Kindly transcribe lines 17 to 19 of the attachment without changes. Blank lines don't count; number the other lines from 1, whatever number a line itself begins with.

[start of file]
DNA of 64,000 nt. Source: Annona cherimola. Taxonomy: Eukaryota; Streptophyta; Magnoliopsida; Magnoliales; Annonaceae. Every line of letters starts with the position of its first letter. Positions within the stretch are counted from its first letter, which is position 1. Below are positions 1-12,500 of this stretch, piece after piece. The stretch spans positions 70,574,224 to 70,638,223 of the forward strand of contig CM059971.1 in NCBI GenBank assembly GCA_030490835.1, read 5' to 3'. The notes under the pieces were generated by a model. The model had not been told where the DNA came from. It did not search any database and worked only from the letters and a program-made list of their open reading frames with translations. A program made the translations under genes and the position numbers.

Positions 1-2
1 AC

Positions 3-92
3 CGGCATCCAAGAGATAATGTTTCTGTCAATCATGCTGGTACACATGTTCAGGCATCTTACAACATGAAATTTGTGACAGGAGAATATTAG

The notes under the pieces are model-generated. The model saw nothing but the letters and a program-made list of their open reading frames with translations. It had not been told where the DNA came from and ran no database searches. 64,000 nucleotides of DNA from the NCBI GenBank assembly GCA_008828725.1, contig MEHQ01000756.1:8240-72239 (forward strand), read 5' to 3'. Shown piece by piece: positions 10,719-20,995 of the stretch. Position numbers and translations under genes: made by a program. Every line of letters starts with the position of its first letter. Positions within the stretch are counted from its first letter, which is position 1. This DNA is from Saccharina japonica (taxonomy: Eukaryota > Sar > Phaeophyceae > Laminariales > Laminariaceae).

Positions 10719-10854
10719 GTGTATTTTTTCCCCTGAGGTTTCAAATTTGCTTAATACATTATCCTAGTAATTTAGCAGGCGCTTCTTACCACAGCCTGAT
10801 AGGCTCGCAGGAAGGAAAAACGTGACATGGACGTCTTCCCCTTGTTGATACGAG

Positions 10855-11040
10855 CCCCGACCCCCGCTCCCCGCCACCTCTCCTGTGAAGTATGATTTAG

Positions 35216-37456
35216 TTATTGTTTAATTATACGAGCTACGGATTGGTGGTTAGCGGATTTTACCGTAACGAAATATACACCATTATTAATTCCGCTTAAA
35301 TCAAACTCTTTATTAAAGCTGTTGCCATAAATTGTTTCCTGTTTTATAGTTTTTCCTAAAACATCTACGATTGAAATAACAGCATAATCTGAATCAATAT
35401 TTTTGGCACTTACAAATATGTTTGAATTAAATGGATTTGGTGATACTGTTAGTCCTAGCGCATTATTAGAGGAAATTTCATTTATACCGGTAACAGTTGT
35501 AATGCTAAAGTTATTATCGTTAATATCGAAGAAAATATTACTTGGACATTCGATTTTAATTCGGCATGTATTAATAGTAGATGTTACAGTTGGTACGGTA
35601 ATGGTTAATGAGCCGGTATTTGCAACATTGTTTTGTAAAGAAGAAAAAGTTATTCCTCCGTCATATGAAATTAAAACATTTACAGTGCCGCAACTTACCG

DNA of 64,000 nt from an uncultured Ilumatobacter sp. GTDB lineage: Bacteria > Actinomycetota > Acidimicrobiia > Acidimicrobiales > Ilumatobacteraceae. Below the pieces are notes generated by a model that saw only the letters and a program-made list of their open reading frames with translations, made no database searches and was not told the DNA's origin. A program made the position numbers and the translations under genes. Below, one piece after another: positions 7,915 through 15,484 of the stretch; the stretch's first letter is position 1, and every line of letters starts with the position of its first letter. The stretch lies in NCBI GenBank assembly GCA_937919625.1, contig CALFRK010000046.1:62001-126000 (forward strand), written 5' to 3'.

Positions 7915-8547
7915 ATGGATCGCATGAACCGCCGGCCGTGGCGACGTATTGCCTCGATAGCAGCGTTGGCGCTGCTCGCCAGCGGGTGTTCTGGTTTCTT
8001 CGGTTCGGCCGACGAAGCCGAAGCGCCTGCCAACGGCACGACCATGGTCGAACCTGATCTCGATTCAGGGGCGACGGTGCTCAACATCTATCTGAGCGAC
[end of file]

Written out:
35601 ATGGTTAATGAGCCGGTATTTGCAACATTGTTTTGTAAAGAAGAAAAAGTTATTCCTCCGTCATATGAAATTAAAACATTTACAGTGCCGCAACTTACCG

DNA of 64,000 nt from an uncultured Ilumatobacter sp. GTDB lineage: Bacteria > Actinomycetota > Acidimicrobiia > Acidimicrobiales > Ilumatobacteraceae. Below the pieces are notes generated by a model that saw only the letters and a program-made list of their open reading frames with translations, made no database searches and was not told the DNA's origin. A program made the position numbers and the translations under genes. Below, one piece after another: positions 7,915 through 15,484 of the stretch; the stretch's first letter is position 1, and every line of letters starts with the position of its first letter. The stretch lies in NCBI GenBank assembly GCA_937919625.1, contig CALFRK010000046.1:62001-126000 (forward strand), written 5' to 3'.

Positions 7915-8547